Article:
The Court has tried to reduce marginalisation of homosexuals and women in the armed forces through recent judgments, says the author.
Abhinav Mehrotra, Lecturer, Jindal Global Law School, O. P. Jindal Global University, Sonipat, Haryana, India.
While the issue of minority rights has been recognised under the Constitution, it is the categorisation that may require some rethinking. Similar sentiments were echoed by Justice DY Chandrachud during the 13th BR Ambedkar Memorial Lecture, 2021, on “Conceptualising Marginalisation: Agency, Assertion & Personhood”.
These views were expressed in connection to those belonging to a particular gender or identifying with a specific sexual orientation, i.e., specific cases with respect to women in Permanent Commission in the armed forces and the unconstitutionality of Section 377.
There is a need to specifically analyse how the outcome of these cases came into being and what could be expected with the right to equality of these groups as per the constitutional provision laid down in Article 14.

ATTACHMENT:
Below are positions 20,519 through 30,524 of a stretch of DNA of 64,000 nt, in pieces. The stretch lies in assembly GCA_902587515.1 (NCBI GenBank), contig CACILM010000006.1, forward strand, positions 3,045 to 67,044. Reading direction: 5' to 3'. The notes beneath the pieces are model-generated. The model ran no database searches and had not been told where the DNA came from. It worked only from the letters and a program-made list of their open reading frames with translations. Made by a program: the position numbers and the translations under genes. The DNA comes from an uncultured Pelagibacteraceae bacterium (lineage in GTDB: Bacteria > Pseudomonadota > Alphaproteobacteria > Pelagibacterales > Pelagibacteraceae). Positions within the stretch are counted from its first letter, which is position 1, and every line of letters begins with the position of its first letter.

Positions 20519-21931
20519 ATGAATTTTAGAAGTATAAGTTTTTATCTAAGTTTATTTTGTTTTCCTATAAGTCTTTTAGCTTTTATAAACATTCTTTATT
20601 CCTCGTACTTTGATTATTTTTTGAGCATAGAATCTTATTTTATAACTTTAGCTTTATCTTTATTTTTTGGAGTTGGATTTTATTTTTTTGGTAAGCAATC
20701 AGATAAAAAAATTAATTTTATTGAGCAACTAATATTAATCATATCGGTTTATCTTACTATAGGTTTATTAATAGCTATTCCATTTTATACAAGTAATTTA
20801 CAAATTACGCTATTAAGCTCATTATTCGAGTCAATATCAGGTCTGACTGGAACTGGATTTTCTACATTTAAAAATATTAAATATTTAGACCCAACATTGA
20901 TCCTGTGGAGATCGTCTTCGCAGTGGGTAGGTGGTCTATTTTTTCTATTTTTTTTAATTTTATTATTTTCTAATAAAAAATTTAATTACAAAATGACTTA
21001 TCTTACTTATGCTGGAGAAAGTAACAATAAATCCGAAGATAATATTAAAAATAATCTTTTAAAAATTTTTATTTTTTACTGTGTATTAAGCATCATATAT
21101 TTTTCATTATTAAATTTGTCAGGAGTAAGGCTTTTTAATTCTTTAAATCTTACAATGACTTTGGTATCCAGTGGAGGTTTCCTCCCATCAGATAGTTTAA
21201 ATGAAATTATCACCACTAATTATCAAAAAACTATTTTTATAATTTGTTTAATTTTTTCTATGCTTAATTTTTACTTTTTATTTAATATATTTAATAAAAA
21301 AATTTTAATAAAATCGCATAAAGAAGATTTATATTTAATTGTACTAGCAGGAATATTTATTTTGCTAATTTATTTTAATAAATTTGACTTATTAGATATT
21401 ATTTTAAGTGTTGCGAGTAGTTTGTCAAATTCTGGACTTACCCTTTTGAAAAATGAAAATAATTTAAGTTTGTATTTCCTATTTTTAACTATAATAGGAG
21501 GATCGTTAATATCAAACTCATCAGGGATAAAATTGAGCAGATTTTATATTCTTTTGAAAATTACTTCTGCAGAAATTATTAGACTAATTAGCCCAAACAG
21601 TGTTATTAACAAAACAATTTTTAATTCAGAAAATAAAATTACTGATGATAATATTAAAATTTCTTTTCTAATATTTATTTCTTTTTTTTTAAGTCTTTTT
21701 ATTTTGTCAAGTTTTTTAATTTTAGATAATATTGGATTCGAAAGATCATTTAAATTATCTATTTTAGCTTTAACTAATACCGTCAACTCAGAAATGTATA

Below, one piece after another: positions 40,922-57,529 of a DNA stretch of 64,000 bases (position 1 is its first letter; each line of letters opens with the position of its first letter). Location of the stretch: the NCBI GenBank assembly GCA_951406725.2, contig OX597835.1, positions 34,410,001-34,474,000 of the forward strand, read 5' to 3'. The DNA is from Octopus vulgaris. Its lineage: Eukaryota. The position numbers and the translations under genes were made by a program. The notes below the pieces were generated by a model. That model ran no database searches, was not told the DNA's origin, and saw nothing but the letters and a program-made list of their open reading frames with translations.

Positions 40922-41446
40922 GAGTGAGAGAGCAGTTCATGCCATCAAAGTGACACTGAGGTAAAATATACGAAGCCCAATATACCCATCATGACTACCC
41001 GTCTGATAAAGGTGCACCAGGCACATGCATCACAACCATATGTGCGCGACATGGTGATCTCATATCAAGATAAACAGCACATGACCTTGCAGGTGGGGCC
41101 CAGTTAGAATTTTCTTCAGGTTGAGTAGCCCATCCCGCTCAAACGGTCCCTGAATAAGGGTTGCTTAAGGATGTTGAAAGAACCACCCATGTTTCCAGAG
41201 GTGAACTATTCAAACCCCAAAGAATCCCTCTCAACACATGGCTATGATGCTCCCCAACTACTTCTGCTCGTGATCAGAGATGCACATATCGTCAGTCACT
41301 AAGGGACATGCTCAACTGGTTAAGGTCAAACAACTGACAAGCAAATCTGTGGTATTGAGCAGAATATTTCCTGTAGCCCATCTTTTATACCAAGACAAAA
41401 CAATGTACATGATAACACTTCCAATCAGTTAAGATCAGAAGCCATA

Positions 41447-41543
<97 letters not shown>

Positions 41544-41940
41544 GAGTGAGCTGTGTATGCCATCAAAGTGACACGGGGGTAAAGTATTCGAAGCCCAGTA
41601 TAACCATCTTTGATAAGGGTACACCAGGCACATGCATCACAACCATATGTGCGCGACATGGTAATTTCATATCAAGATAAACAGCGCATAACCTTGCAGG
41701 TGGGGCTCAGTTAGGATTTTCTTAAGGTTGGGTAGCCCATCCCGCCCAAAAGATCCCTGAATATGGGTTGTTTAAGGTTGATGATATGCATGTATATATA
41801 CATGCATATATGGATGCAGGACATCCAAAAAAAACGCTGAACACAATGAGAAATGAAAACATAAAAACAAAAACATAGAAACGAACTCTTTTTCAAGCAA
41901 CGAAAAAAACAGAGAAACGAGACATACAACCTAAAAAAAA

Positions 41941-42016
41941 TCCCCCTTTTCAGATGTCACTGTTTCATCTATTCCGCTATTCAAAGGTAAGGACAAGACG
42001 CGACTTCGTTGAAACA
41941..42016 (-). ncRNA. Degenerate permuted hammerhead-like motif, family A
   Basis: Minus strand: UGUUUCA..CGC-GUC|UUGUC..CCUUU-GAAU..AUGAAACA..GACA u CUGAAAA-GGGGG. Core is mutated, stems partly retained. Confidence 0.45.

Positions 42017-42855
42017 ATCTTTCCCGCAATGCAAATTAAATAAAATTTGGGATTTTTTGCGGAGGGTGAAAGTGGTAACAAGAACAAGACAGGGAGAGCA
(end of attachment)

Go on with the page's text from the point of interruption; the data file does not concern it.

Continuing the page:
Starting with the landmark judgement of the Supreme Court—The Secretary, Ministry of Defence vs Babita Puniya & Ors.—that provides equal opportunity to women in the army and equal treatment with men counterparts engaged in Short Service Commissions (SSC) in seeking parity to obtain Permanent Commission.
This judgement has been hailed as a victory for women officers in their fight against gender discrimination as well as an enforcement of their right to equality of opportunity and equal access to appointment and engagement in the Indian army, as recognised under Article 16.
Published in: India Legal
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